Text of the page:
300 Buckmarsh St: Julia’s Home

The old additions have been swept away, and in their place is the framework for a new addition.  This new section of 300 Buckmarsh will hold the heart of the home—the kitchen!—and the master suite.   The craftsmen on our team are sweating through the summer heat to get this home ready for its next family—but what would the home’s first family think? Would Julia recognize the five panel doors and hardwood floors?  Would she like the upgrades we are making to her home?

The 300 Buckmarsh house sits on three lots, of which Julia Nickens owned two. Her husband John Nickens owned the first lot closest to the street.   They purchased the land in the late 1800s-early 1900s.  The house is built on the front two lots.  Julia was a teacher, and her husband John was a blacksmith.  The concept of a woman owning property in her own right, and having her own career at the turn of the century is novel enough, but also consider that Julia was a freedwoman.  The Buckmarsh house sits in one of several original black settlements in Clarke County.  Julia was a teacher for the Josephine City School, and chose to make her home in the nearby Blackburn area of Berryville.

This is an interesting connection for us, as Charlie helped in the renovation of the Josephine City School.  Josephine City, of which remnants can be found along Josephine Street in Berryville, was a community created by freedmen and former slaves around 1871.  The owner of Clermont farm sold 31 acres that eventually developed into Josephine City.  The street was a city in itself, boasting churches, restaurants, stores, and the school.  The only connection that the early Josephine City had with Berryville was mail service.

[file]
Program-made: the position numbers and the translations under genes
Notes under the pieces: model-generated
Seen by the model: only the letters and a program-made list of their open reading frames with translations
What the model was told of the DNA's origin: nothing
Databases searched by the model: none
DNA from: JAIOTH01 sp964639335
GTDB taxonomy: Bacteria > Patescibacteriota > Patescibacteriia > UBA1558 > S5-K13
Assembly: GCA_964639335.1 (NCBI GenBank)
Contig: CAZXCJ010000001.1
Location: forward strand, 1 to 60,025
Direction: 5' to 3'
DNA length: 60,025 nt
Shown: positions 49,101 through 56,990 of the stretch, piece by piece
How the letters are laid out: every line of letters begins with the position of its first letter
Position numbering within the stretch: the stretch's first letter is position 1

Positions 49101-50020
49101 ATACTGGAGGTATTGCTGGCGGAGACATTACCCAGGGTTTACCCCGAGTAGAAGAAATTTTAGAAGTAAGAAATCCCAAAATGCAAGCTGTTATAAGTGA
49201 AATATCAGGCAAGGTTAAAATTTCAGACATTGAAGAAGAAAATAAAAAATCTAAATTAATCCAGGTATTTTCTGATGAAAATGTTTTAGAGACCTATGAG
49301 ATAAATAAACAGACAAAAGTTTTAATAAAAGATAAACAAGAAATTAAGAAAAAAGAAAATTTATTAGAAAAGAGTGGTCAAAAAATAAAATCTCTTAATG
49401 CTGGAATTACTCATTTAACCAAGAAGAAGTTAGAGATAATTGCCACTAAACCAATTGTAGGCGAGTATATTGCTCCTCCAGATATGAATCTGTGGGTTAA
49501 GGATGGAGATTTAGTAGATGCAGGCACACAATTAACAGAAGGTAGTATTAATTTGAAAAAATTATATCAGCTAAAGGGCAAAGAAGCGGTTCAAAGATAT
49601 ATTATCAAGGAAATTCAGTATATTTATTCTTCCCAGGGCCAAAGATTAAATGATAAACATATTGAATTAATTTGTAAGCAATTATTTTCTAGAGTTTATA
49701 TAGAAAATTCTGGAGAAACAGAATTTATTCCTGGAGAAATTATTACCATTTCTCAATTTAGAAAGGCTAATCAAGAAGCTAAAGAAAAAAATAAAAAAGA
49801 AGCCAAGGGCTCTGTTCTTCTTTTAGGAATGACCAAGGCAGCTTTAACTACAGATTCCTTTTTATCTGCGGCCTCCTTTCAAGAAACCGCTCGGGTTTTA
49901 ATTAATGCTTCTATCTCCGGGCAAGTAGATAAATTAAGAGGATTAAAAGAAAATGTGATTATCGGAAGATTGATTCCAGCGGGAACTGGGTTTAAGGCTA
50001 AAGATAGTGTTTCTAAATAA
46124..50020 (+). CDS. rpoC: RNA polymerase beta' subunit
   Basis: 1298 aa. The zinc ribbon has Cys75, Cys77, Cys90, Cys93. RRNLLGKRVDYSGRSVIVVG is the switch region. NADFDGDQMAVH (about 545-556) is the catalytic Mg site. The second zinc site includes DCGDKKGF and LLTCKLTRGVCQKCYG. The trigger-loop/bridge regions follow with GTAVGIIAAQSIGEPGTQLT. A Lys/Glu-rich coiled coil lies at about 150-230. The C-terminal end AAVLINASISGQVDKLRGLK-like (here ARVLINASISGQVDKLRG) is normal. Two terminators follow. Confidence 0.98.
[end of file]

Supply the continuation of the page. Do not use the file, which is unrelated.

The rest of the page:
As it is said, the world is small.  Berryville has its connection to Robert “King” Carter via Carter Hall and the Burwell Morgan Mill.  That connection seems to have snuck into 300 Buckmarsh’s history as well.  John Carter-King Carter’s father- gives freedom and provisions to a Nickens as early as 1690. The Nickens family always worked diligently for their freedom, and most of them were freed men and women.

How brave Julia must have been, and how proud!  To give hope and education to young people in need, and to build a home with her husband for their family. The “everyday” stories of the American Dream often get lost in history, and it’s through thoughtful preservation that these stories are revisited.  When the new family moves into 300 Buckmarsh we hope that they will have an extraordinary everyday American Dream story as well!

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